[(review date 2 July 1988) In the following review of No Man's Land: The War of the Words, Abraham objects to Gubar and Gilbert's attempts to validate women's literature by placing it in the mainstream of twentieth-century critical categories.]
Feminist literary criticism can still be a marginal enterprise in an intellectual universe that also contains William Bennett, Allan Bloom and Gertrude Himmelfarb. But in the almost twenty years since Kate Millett's Sexual Politics helped to inaugurate the field, feminist criticism has also prospered: It now has its own establishment, its own mainstream and margins.
One of the key works in the process of consolidation was Sandra M. Gilbert and Susan Gubar's 1979 study, The Madwoman in the Attic: The Woman Writer and the Nineteenth-Century Literary Imagination. They synthesized a decade of feminist analyses and applied the result to the recognized nineteenth-century stars--Jane Austen, the Brontës, George Eliot and Emily Dickinson--while also rewriting Harold Bloom's account of literary history as a fatherson contest to incorporate struggles between fathers and daughters. This established their penchant for the large formulation, their position within the feminist critical establishment and their role as purveyors of feminist critical assumptions beyond its ranks. All these elements were confirmed by their editorship of the 1985 Norton Anthology of Literature by Women, itself a major commercial sign of the impact of feminist criticism on the teaching of literature in the United States.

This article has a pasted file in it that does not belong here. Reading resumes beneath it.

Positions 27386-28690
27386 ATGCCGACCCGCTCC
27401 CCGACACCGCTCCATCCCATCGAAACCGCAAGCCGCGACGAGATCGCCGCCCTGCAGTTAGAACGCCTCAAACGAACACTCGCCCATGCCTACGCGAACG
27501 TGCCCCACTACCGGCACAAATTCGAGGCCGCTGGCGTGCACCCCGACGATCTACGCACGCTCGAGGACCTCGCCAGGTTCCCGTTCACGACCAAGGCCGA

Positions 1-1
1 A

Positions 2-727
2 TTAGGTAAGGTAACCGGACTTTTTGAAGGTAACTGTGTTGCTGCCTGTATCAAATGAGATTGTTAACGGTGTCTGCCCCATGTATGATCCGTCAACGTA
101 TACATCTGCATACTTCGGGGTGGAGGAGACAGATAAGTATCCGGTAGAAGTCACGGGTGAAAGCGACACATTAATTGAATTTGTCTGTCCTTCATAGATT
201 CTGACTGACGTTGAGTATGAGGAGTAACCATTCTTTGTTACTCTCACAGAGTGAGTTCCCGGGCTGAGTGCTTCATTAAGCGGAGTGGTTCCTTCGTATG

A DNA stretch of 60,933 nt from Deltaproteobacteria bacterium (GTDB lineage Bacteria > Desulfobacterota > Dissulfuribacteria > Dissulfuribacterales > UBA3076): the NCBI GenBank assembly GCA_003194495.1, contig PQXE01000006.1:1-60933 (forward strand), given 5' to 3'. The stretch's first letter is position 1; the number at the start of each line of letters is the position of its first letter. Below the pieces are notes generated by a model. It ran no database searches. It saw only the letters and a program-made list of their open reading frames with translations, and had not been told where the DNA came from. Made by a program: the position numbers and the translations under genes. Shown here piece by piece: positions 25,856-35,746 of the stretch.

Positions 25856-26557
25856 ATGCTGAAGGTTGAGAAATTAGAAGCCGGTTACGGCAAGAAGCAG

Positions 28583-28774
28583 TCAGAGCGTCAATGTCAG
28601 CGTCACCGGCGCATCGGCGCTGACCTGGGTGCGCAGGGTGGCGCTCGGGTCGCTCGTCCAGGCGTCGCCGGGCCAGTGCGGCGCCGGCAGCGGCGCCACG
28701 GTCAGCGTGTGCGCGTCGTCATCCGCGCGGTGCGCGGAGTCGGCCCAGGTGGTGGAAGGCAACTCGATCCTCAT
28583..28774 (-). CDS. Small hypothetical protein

Gilbert and Gubar present their latest effort, The War of the Words, as the theoretical introduction to a three-volume successor to the Madwoman, titled No Man's Land: The Place of the Woman Writer in the Twentieth-Century. This work will be completed by two volumes of close textual readings, one due later this year and the other in 1989. Their subtitle, with its implication that there is such a character as "the woman writer," indicates in advance that they still aspire to the definitive statement on a grand scale, to the repeat achievement of a critical if not a popular blockbuster.
While mainstream critics of twentieth-century literature are still responding to the challenge of feminist criticism by adding Virginia Woolf but talking about E. M. Forster, in The War of the Words Gilbert and Gubar have brought forward a host of women writers who don't even make it to the footnotes of The Pound Era. They have produced an eminently readable study just when academic criticism is courting the abstruse in order to reassure itself of its own significance. They talk about novels, stories, poems and plays instead of other critics and critical works. They use "minor" and shorter works to make major points, marshaling their sources in bulk--there are no revolutionary theories based on one novel by Balzac, or Great Expectations and a Conrad novella. And they frequently bypass the conventional designations of period and style that often, for example, inhibit serious discussions of the realists writing when modernism was in flower.
But, in order perhaps to insure accessibility, they have chosen to tell us a...